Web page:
[windows2000] Internet traffic broadly affected by electronic attack

  • From: "Jim Kenzig http://thethin.net" <jimkenz@xxxxxxxxxxxxxx>
  • To: <thin@xxxxxxxxxxxxx>, <windows2000@xxxxxxxxxxxxx>
  • Date: Sat, 25 Jan 2003 09:24:50 -0500

Internet traffic broadly affected by electronic attack
Sat Jan 25, 6:07 AM ET
By TED BRIDIS, Associated Press Writer

WASHINGTON - Traffic on the many parts of the Internet slowed dramatically
early Saturday, the apparent effects of a fast-spreading, virus-like
infection in the world's digital pipelines and interfering with Web browsing
and delivery of e-mail.

Sites monitoring the health of the Internet reported significant slowdowns
globally. Experts said the latest electronic attack bore remarkable
similarities to "Code Red" virus during the summer of 2001 which also ground
traffic to a halt on much of the Internet.

"It's not debilitating," said Howard Schmidt, one of President George W.
Bush (news - web sites)'s top cyber-security advisers. "Everybody seems to
be getting it under control." Schmidt said the FBI (news - web sites)'s
National Infrastructure Protection Center and private experts at the CERT
Coordination Center (news - web sites) were monitoring the attacks.

The virus-like attack sought out vulnerable computers to infect on the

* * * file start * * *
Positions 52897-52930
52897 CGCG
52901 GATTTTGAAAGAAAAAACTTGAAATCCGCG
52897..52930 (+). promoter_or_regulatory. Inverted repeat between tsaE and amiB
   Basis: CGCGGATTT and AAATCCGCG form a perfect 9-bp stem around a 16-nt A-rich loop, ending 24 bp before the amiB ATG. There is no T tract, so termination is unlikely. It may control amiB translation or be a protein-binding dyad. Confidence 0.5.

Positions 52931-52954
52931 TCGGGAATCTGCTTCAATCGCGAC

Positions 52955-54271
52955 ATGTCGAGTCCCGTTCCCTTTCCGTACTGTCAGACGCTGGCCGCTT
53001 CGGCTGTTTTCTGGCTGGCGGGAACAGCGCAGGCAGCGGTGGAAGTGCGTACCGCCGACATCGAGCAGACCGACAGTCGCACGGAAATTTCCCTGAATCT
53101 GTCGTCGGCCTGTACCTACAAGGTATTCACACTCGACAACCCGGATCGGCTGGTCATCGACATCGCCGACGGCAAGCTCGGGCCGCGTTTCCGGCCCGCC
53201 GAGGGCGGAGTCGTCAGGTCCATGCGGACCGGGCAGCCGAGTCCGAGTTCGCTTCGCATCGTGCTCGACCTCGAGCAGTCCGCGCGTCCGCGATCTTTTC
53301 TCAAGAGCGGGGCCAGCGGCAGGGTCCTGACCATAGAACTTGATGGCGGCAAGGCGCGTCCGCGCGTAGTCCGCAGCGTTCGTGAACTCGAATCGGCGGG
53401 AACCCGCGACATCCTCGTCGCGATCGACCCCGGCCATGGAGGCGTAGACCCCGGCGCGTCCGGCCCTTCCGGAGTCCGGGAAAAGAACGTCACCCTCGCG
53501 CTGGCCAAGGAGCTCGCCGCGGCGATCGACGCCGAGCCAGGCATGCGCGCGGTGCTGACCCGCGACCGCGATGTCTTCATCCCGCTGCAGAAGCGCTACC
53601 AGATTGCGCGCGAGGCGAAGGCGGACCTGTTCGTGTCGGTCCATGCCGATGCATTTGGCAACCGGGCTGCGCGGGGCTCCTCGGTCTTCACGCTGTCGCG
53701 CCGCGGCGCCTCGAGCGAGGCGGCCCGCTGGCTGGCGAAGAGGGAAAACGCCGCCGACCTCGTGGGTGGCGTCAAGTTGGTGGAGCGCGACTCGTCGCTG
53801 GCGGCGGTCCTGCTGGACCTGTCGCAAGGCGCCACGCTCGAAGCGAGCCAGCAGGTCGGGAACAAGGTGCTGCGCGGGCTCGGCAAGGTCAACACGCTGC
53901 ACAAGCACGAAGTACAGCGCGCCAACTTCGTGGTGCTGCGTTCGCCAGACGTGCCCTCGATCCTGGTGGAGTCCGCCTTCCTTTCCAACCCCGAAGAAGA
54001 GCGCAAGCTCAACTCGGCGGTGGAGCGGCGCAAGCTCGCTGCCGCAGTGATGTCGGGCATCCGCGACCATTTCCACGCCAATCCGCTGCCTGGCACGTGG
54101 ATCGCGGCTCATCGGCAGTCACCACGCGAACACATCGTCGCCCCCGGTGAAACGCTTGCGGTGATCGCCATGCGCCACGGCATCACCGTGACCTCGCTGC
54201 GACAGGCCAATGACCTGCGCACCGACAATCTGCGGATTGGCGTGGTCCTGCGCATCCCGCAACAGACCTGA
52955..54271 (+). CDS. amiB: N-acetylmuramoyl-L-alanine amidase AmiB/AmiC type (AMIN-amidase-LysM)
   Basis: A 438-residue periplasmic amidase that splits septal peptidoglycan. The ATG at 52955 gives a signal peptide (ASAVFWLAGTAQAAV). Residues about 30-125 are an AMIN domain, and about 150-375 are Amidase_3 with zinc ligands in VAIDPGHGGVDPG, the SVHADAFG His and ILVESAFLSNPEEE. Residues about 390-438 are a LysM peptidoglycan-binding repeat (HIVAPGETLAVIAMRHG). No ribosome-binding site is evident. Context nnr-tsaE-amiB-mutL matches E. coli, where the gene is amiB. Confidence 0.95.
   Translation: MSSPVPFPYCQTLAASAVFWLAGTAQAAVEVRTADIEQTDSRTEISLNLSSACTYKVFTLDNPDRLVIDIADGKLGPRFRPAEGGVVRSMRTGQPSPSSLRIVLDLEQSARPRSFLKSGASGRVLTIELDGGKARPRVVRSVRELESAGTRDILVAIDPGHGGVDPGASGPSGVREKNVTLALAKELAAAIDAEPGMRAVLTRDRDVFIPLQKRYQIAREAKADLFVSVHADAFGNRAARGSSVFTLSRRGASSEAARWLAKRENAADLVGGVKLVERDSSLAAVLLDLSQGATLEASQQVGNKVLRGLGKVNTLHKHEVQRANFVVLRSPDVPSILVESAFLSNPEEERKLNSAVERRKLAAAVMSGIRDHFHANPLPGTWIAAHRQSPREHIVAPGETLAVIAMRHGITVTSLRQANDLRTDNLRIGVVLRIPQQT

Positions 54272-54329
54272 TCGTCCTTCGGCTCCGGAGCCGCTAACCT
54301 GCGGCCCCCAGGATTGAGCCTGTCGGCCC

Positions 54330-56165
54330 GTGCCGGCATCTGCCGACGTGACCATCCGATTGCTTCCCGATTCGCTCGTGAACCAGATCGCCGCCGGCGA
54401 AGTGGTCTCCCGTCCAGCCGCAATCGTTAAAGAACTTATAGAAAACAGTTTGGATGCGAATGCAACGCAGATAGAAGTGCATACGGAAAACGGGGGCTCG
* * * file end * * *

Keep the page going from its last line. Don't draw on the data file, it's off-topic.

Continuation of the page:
Internet using a known flaw in popular database software from Microsoft
Corp., called "SQL Server." But the attacking software code was scanning for
victim computers so randomly and so aggressively ? sending out thousands of
probes each second ? that it overwhelmed many Internet data pipelines.

"This is like Code Red all over again," said Marc Maiffret, an executive
with eEye Digital Security, whose engineers were among the earliest to study
samples of the attack software. "The sheer number of attacks is eating up so
much bandwidth that normal operations can't take place."

The attack sought to take advantage of a software flaw discovered in July
2002 that permits hackers to infect corporate database servers. Microsoft
deemed the problem "critical" and offered a free repairing patch, but it was
impossible to know how many computer administrators applied the fix.

"People need to do a better job about fixing vulnerabilities," Schmidt said

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